And there will be a simultaneous signing party for The Nefertiti-Tut Express, the last book of Bradbury’s to appear before he left us. Publisher Terence McVicker, the publisher, will be in attendance. The book features illustrations by Gary Gianni.

Mystery & Imagination is located at 238 N. Brand Bl., Glendale, CA 91204.

[Thanks to John King Tarpinian for the story.]

Tarpinian: A Comic-Con Tribute to Ray Bradbury

Rachel Bloom speaks at Comic-Con's Bradbury tribute. (Photos by John King Tarpinian.)

By John King Tarpinian: The Saturday evening tribute to Ray was very beautiful and moving.  The hall sat 4,000 people and followed a Gleek Fest.  I know of a few people who attended the Glee event in order to get a good seat for the tribute.

Even with having a line-up and an outline we had fifteen minutes to set-up and decide how to actually do the panel.   It was decided to take the tables off the stage and have a single podium so each speaker would be able to give their personal tribute to Ray.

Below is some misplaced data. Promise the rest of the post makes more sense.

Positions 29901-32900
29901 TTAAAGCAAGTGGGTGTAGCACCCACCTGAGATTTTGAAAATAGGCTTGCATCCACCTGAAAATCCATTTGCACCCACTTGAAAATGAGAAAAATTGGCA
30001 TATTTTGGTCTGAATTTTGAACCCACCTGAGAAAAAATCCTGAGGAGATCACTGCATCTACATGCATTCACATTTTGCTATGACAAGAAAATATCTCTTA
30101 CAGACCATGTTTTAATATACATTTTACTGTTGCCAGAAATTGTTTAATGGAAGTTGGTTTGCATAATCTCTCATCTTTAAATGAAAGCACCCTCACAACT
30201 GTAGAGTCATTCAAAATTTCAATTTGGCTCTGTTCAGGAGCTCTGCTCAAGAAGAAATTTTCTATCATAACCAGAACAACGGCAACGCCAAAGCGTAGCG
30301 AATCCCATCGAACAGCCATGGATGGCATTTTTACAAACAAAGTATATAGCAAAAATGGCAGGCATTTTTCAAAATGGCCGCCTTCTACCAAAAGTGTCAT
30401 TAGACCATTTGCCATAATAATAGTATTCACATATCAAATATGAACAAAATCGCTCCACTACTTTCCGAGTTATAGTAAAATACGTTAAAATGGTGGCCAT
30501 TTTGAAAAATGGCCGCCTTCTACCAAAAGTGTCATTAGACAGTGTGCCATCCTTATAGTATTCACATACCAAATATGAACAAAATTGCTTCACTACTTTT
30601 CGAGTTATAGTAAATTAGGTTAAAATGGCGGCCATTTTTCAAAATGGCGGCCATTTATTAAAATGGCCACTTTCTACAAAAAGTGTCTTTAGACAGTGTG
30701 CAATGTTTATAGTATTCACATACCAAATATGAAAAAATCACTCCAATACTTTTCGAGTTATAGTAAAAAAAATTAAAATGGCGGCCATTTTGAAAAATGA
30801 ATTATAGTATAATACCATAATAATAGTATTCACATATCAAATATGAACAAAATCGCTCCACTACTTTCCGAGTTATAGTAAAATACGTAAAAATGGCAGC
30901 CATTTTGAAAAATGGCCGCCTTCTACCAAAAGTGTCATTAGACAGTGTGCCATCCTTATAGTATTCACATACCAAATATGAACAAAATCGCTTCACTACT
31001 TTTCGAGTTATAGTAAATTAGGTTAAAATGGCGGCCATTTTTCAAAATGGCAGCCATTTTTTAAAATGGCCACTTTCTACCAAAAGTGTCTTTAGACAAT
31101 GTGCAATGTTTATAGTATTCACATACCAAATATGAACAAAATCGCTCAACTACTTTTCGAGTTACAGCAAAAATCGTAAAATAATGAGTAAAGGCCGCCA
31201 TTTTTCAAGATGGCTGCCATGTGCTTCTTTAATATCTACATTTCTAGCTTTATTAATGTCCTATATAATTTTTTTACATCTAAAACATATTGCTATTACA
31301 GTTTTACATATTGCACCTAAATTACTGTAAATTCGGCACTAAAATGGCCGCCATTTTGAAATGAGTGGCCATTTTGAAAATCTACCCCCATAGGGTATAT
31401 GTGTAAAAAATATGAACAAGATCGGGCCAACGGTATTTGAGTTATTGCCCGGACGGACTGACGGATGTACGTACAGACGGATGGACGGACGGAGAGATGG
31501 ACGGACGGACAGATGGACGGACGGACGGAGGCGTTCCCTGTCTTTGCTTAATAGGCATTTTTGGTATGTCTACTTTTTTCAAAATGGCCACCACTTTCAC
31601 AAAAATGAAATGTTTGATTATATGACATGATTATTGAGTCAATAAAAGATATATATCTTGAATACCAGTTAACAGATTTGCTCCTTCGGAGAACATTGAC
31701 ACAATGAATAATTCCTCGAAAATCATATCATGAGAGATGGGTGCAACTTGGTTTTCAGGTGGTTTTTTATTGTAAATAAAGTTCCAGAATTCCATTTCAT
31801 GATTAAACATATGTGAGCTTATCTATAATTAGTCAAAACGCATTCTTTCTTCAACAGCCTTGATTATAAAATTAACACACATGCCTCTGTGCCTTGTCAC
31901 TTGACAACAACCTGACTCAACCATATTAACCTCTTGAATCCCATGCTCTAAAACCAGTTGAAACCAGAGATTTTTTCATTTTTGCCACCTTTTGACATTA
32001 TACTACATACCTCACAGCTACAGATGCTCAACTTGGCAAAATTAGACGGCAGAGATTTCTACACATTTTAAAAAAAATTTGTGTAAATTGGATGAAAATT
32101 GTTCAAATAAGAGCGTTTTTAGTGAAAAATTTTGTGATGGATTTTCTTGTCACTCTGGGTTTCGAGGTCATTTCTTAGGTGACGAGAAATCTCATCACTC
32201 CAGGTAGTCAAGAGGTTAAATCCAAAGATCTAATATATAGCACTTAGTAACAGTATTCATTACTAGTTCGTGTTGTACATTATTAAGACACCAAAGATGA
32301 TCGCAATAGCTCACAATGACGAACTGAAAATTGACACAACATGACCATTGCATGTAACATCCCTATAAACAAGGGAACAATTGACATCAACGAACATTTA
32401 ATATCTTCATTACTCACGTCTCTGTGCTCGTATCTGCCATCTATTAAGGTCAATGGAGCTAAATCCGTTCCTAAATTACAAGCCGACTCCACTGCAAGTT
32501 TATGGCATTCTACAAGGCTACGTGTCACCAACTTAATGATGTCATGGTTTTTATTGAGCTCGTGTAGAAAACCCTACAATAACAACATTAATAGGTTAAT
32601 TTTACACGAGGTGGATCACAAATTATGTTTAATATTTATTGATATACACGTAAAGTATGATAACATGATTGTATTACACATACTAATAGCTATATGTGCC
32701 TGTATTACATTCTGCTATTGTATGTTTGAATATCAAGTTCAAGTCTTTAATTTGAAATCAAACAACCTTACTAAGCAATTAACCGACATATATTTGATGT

Sam Weller was the organizer-host (The Bradbury Chronicles, Listen to the Echoes & Shadow Show).  He shared podium duties with Mark Evanier (Kirby: King of Comics).  Each tribute was separated by video clips of Ray over the decades.

First up was Rachel Bloom who had prepared a PG-13 version of her Hugo-nominated song.  When she came on stage she asked the assembled masses if they wanted to hear the CENSORED version or the real version.  Not one person in the hall opted for the CENSORED version and Rachel added some audience “call & response.” 

A number of the people who spoke have known Ray for half a century or more, William F. Nolan, George Clayton Johnson and Stan Freberg.  Both Bill and George let people know how Ray helped those two young writers.  If you youngins’ do not know the name Stan Freberg, just Google “Ray Bradbury Stan Freberg prunes” then sit back and prepare to laugh out loud.  Ray introduced Stan’s wife to him and was best man at their wedding.